Gore's task: It's hard for No.2 to win presidency
WASHINGTON — Al Gore appears to have it made. Or does he?
He's got most of the Democratic Party's big-money people on his side. And his only opponent for the Democratic presidential nomination so far is Bill Bradley of New Jersey, a mild-mannered former senator who appears unlikely to defeat Vice President Gore.
Gore is also a central player in an administration that boasts a strong record. The United States has no serious enemies abroad, and the economy is humming along, regardless of who deserves the credit.
"If I were Al Gore ... I'd go right for the big stuff: Crime is down, the economy is up, life expectancy is up, health is better, more women and more African-Americans have more opportunities than ever," says Allan Lichtman, a presidential historian at the American University in Washington.
More and more, Gore is taking on the guise of a shadow president, almost morphing into President Clinton as he increasingly fronts the administration's one-a-day micro-initiatives and other pronouncements. One day he's addressing traffic jams, the next he's talking about controlling livestock runoff in drinking water and defending US policy toward China.
Still, succeeding his boss in the November 2000 election will be no easy task for Gore, even if the economy remains strong. History has shown that sitting vice presidents have a hard time winning the presidency. Many have tried, but only four have succeeded: John Adams, Thomas Jefferson, Martin Van Buren, and George Bush.
Richard Nixon is unique as a former vice president who tried and failed to succeed his boss, President Eisenhower, then went on to win the presidency on a later try.
Office's inherent limitations
Much of the reason that vice presidents tend to lose has to do with the inherent limitations on the office - they can't outshine the president, or promote their own flashy initiatives. Many vice presidents are probably selected, in part, because of their less-than-charismatic personalities.
"You couldn't imagine in 1968 that Hubert Humphrey was going to make his campaign about ending the Vietnam War," says Democratic consultant Mark Mellman, referring to the vice president who served under Lyndon Johnson but failed to succeed him.
Gore also faces those nagging opinion polls, the ones that consistently show him losing head-to-head in mock presidential races against Texas Gov. George W. Bush and former American Red Cross chief Elizabeth Dole.
Gore boosters counter that such polls are meaningless, because it's very early in the process and the public knows little about Governor Bush or Mrs. Dole and is just wowed by the new faces on the scene.
But Gore has some weak spots in his public image that could prove challenging as his campaign develops. In-depth polling and focus groups show that while voters say he's strong on character and cares about "people like them," they feel he's weak on leadership.
"The public has a peculiarly unidealized notion of Gore that stems mainly from being vice president," says a Democratic strategist. "If you're vice president instead of president, you can't be as strong and you can't be as tough and you can't be as much of a leader."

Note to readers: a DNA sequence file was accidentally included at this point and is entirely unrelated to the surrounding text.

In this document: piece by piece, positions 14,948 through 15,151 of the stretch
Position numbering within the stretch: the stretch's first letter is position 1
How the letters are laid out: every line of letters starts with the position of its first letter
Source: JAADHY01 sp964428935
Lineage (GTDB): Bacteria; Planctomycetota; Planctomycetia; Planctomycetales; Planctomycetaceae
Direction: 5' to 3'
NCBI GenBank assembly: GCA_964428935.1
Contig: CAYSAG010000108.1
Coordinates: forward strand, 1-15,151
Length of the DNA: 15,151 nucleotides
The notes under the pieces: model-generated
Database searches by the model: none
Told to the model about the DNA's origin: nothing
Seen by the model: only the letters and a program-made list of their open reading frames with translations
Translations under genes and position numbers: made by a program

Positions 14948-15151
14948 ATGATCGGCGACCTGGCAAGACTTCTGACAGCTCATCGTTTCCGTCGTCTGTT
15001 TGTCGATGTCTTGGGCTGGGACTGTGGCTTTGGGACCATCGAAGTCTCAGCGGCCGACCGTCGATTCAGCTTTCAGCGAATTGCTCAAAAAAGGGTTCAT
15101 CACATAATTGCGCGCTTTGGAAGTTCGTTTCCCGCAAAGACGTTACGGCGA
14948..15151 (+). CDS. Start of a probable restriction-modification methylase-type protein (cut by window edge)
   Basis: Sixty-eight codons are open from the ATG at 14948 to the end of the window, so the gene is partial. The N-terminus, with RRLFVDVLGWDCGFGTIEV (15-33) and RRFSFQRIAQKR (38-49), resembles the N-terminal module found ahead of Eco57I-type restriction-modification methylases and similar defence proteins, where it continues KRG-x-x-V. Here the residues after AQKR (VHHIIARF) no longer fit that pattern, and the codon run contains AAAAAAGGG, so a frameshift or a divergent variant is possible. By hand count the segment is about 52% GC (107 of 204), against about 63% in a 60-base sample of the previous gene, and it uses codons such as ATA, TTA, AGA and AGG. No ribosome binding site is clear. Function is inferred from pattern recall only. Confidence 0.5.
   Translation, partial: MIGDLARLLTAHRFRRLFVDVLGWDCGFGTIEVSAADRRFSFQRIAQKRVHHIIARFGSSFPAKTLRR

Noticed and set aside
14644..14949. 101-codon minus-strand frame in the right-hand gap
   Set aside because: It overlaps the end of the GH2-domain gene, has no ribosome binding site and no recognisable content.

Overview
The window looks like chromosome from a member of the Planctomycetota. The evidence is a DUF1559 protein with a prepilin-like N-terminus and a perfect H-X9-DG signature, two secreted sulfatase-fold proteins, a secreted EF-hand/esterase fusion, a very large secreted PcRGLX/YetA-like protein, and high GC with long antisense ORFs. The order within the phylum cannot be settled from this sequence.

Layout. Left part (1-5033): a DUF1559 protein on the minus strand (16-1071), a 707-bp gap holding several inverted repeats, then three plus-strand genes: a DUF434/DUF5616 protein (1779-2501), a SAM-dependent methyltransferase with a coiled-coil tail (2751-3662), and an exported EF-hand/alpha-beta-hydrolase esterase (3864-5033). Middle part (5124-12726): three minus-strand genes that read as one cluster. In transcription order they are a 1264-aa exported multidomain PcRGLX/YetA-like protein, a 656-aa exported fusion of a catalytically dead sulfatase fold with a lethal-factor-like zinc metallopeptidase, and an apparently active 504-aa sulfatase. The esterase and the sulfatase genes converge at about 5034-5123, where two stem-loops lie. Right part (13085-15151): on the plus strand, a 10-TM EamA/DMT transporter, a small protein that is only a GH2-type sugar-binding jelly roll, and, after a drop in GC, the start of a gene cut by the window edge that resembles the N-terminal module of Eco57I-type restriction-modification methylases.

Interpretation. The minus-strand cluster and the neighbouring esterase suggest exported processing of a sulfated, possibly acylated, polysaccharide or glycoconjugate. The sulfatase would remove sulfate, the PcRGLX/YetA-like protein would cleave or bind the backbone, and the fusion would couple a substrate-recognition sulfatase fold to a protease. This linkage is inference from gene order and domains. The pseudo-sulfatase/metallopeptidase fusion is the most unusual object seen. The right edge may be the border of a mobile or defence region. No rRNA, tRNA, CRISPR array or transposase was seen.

Gore, the strategist says, needs to give "some depth and content to people's image" of him.
When former President Bush, father of the Texas governor, was vice president, he faced the same dilemma at this point in his second term in the No. 2 slot. He was down in the polls to a variety of possible Democratic challengers. One magazine cover called him a "wimp."
Issues that count
Bush went on to win the 1988 election - in part, says independent pollster John Zogby, because the Democrats put up a weak opponent, Michael Dukakis.
"When push came to shove, he traded off of Reagan," who was popular, says Mr. Zogby. "Smart political handlers were able to do some good polling and focus groups that showed that people cared about the American flag and patriotism. They were able to paint Dukakis into a liberal corner. In '88, that worked."
For now, presidential scholars say, Gore can do the 1999 version of the same thing, by focusing on issues that affect people's everyday lives.
By talking about traffic jams and drinking water and preserving open spaces, Gore is tapping into issues that people care about, says political scientist Shirley Anne Warshaw, at Gettysburg College in Pennsylvania.
"To win, he has to maintain his visibility, which he's doing," she says. "And he also needs to stay in the center of the political spectrum.... He's highlighting issues that clearly aren't controversial."
Gore's initiatives on traffic, announced last week, are part of a $1 billion budget proposal aimed at improving daily life in the United States. Plans include establishing a national traffic hot line to help commuters. He also wants to help communities develop "smart-growth strategies" that minimize air pollution and suburban sprawl.
Analysts don't expect Gore to make sprawl the signature issue of his campaign. The big issues will come next year.
But don't expect Mr. Clinton just to fade off into the sunset as his presidency winds down. While he wants the Clinton-Gore legacy to live on in a Gore administration, Clinton has his own new campaign to tend to: the post-impeachment effort to rehabilitate his own presidency. That's something he has to do himself.